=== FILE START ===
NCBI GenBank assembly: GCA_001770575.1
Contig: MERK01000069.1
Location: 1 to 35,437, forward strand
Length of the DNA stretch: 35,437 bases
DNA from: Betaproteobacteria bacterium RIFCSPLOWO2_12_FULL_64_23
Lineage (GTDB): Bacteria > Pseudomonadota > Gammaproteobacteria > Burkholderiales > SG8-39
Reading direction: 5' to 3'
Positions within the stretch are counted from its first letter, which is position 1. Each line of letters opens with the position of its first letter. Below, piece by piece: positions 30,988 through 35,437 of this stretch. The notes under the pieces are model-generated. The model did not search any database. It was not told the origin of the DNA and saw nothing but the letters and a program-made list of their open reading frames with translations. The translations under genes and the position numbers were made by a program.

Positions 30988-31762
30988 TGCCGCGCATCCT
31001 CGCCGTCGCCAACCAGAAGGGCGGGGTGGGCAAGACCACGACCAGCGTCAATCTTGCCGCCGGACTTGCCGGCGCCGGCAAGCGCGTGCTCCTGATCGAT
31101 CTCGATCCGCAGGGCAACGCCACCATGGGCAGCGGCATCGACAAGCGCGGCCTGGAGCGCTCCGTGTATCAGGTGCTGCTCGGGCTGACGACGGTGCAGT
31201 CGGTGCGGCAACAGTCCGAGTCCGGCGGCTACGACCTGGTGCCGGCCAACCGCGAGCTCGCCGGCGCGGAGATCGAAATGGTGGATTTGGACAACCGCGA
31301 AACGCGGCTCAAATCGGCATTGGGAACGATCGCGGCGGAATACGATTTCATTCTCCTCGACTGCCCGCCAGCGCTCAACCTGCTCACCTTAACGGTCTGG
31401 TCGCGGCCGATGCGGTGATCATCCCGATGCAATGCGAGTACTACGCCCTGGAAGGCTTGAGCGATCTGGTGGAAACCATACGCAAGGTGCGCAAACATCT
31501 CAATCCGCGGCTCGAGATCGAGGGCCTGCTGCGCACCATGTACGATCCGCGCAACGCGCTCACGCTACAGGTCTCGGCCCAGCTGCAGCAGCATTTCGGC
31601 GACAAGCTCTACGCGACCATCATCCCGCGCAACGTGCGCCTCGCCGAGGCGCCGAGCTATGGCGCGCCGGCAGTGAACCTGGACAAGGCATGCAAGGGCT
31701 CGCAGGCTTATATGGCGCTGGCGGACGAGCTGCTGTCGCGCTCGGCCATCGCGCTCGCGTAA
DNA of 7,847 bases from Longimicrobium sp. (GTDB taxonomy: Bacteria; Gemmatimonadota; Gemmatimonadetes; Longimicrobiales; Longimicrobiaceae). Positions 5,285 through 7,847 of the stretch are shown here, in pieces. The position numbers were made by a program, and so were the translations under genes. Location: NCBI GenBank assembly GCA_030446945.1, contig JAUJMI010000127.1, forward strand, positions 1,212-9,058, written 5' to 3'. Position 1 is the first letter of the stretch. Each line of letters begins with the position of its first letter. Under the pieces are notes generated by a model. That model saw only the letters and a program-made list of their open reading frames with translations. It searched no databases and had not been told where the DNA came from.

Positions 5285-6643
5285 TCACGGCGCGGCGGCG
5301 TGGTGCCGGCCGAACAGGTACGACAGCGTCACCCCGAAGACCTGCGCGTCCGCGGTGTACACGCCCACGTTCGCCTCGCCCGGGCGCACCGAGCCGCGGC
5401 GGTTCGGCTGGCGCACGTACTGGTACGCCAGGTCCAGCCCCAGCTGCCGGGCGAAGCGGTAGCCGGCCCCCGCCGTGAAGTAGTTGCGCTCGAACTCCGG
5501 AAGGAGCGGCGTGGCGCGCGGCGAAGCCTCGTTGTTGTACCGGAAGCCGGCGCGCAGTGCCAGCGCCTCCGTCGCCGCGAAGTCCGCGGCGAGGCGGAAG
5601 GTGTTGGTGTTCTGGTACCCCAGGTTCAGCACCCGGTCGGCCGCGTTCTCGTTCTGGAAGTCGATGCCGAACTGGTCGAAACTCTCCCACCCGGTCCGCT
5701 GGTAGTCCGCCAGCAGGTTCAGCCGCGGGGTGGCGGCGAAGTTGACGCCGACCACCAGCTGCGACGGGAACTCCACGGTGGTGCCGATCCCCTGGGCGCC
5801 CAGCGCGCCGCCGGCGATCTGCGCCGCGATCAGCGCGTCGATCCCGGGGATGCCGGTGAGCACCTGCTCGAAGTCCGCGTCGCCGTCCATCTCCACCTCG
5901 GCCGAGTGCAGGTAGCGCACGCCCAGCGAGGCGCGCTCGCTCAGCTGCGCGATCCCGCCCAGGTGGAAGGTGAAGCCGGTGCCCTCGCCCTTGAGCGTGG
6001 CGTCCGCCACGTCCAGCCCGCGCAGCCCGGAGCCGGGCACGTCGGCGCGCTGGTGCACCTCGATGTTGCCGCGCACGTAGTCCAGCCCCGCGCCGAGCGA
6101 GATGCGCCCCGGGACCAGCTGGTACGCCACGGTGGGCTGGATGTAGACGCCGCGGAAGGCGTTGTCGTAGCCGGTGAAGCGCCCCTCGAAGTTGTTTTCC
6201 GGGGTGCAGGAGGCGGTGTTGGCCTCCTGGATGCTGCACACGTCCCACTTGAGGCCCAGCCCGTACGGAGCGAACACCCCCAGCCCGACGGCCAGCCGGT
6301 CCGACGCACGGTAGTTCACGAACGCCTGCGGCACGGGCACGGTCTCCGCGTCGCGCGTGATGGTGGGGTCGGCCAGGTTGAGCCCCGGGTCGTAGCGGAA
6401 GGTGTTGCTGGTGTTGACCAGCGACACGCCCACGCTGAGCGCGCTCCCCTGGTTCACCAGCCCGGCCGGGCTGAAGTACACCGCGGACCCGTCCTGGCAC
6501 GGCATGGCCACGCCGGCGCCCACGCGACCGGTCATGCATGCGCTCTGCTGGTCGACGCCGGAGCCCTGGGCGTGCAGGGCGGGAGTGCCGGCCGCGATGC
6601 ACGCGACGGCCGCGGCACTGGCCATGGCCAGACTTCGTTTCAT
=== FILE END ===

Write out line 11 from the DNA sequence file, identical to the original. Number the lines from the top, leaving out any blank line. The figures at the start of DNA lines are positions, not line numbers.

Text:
31001 CGCCGTCGCCAACCAGAAGGGCGGGGTGGGCAAGACCACGACCAGCGTCAATCTTGCCGCCGGACTTGCCGGCGCCGGCAAGCGCGTGCTCCTGATCGAT